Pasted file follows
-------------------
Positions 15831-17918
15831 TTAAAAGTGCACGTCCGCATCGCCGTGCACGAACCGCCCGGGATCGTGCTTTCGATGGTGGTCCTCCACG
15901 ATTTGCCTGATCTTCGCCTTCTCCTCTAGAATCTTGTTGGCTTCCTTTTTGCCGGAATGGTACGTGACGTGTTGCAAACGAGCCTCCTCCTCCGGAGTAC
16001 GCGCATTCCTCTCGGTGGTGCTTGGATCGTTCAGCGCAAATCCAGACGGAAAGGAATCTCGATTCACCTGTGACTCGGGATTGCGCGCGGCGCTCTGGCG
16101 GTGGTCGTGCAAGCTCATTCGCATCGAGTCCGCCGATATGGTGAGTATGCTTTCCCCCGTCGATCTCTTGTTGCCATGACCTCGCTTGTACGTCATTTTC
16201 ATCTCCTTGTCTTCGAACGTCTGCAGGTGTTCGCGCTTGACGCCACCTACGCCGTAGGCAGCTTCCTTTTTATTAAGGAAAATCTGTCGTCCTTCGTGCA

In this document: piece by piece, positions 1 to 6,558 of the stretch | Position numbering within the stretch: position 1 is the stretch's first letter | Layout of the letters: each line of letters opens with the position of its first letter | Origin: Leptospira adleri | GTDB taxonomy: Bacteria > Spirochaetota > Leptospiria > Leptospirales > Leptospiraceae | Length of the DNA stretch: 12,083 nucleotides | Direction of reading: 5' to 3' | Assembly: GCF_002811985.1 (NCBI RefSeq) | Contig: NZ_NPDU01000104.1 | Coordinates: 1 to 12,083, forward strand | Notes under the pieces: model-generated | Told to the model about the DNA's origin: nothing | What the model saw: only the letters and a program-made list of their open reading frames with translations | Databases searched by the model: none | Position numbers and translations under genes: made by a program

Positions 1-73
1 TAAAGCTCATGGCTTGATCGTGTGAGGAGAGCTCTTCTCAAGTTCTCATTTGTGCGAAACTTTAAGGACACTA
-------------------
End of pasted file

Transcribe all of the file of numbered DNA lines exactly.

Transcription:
Positions 15831-17918
15831 TTAAAAGTGCACGTCCGCATCGCCGTGCACGAACCGCCCGGGATCGTGCTTTCGATGGTGGTCCTCCACG
15901 ATTTGCCTGATCTTCGCCTTCTCCTCTAGAATCTTGTTGGCTTCCTTTTTGCCGGAATGGTACGTGACGTGTTGCAAACGAGCCTCCTCCTCCGGAGTAC
16001 GCGCATTCCTCTCGGTGGTGCTTGGATCGTTCAGCGCAAATCCAGACGGAAAGGAATCTCGATTCACCTGTGACTCGGGATTGCGCGCGGCGCTCTGGCG
16101 GTGGTCGTGCAAGCTCATTCGCATCGAGTCCGCCGATATGGTGAGTATGCTTTCCCCCGTCGATCTCTTGTTGCCATGACCTCGCTTGTACGTCATTTTC
16201 ATCTCCTTGTCTTCGAACGTCTGCAGGTGTTCGCGCTTGACGCCACCTACGCCGTAGGCAGCTTCCTTTTTATTAAGGAAAATCTGTCGTCCTTCGTGCA

In this document: piece by piece, positions 1 to 6,558 of the stretch | Position numbering within the stretch: position 1 is the stretch's first letter | Layout of the letters: each line of letters opens with the position of its first letter | Origin: Leptospira adleri | GTDB taxonomy: Bacteria > Spirochaetota > Leptospiria > Leptospirales > Leptospiraceae | Length of the DNA stretch: 12,083 nucleotides | Direction of reading: 5' to 3' | Assembly: GCF_002811985.1 (NCBI RefSeq) | Contig: NZ_NPDU01000104.1 | Coordinates: 1 to 12,083, forward strand | Notes under the pieces: model-generated | Told to the model about the DNA's origin: nothing | What the model saw: only the letters and a program-made list of their open reading frames with translations | Databases searched by the model: none | Position numbers and translations under genes: made by a program

Positions 1-73
1 TAAAGCTCATGGCTTGATCGTGTGAGGAGAGCTCTTCTCAAGTTCTCATTTGTGCGAAACTTTAAGGACACTA